A Virtual Reality Study of Cognitive Biases in Body Dysmorphic Disorder
Previous research shows that individuals with Body Dysmorphic Disorder (BDD) misinterpret ambiguous social information in a negative and threatening manner. These erroneous threat appraisals are thought to maintain disorder symptomatology and psychosocial impairment by reinforcing individuals' distorted self-image and ideas of social undesirability. Thus, maladaptive interpretation biases represent an important treatment target for this population; however, existing bias assessments and modification protocols are limited by the hypothetical and distal nature of scenarios and do not capture momentary experiential threat processes. The proposed study seeks to test virtual reality (VR) technology as a novel, in vivo means of eliciting, identifying, and measuring threat interpretation biases in a clinical sample to better understand the fear/threat structure activated during social interactions in BDD. Findings have the potential to enhance our understanding of disorder maintenance and identify more nuanced treatment targets. This study represents a critical first step in the long-term goal of harnessing VR gaming technology to supercharge existing treatment approaches for this debilitating illness.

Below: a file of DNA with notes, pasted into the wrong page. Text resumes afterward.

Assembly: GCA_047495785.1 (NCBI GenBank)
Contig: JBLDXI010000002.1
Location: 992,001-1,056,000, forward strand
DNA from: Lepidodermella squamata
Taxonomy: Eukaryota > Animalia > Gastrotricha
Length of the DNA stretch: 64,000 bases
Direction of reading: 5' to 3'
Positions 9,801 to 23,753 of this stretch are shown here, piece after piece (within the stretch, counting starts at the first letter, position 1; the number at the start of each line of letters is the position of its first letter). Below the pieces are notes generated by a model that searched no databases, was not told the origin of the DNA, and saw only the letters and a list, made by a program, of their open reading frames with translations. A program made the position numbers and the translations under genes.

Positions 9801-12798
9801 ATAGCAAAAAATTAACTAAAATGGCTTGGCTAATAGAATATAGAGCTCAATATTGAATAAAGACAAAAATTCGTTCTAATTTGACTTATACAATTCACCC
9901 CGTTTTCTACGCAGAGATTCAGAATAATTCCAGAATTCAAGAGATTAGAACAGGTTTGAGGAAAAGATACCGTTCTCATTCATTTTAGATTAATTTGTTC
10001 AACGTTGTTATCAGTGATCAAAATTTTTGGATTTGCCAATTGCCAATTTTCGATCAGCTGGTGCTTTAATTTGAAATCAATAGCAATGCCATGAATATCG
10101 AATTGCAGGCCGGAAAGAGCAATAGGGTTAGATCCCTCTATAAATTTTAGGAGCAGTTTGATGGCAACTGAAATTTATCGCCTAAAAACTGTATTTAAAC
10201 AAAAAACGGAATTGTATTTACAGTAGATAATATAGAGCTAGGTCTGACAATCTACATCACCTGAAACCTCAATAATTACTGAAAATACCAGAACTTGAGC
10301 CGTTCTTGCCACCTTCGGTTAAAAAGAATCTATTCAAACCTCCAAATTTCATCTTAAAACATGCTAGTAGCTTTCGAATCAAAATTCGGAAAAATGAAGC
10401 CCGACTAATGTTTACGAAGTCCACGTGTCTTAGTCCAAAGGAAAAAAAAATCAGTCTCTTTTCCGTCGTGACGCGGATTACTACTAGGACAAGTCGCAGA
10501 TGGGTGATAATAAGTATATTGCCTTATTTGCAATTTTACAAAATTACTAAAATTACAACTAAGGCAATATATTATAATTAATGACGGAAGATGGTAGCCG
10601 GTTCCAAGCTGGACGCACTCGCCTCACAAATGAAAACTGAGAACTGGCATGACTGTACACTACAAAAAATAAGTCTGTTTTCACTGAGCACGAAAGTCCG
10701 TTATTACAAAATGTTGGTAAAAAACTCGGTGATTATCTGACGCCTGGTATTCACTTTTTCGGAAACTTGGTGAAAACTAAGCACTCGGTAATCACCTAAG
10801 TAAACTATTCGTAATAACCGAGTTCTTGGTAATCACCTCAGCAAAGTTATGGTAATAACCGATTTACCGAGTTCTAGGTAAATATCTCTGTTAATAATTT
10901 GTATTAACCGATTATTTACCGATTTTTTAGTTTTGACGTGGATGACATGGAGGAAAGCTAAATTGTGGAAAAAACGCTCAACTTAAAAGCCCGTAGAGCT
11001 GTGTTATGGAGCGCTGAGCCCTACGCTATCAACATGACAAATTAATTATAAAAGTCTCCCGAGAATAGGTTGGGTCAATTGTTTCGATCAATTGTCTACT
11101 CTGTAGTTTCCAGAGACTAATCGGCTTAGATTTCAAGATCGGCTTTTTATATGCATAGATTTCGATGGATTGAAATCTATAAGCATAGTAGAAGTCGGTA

- Body Dysmorphic Disorders
- Eligible Ages
- Over 18 Years
- Eligible Genders
- Accepts Healthy Volunteers
- Age 18+,
- Fluent in English,
- Meet DSM-5 criteria for principal BDD (BDD group) or no other current psychiatric diagnosis (HC group; assessed via clinical interview).
- Acute psychosis, bipolar disorder, substance use disorder, or suicidality,
- Serious neurological impairment or intellectual disability,
- Any known cardiac problems, diabetes, or metabolic syndrome,
- Taking medication that affects the heart.
- Study Type
- Observational Model
- Time Perspective
|Body dysmorphic disorder||Meet DSM-5 criteria for principal body dysmorphic disorder, assessed via the Structured Clinical Interview for the DSM-V Axis I Disorders (SCID)||
|Healthy control||Individuals who do not have a current psychiatric diagnosis, assessed via the Mini-International Neuropsychiatric Interview (MINI)||
- NCT ID
- Massachusetts General Hospital
Study ContactAnna C Schwartzberg, BA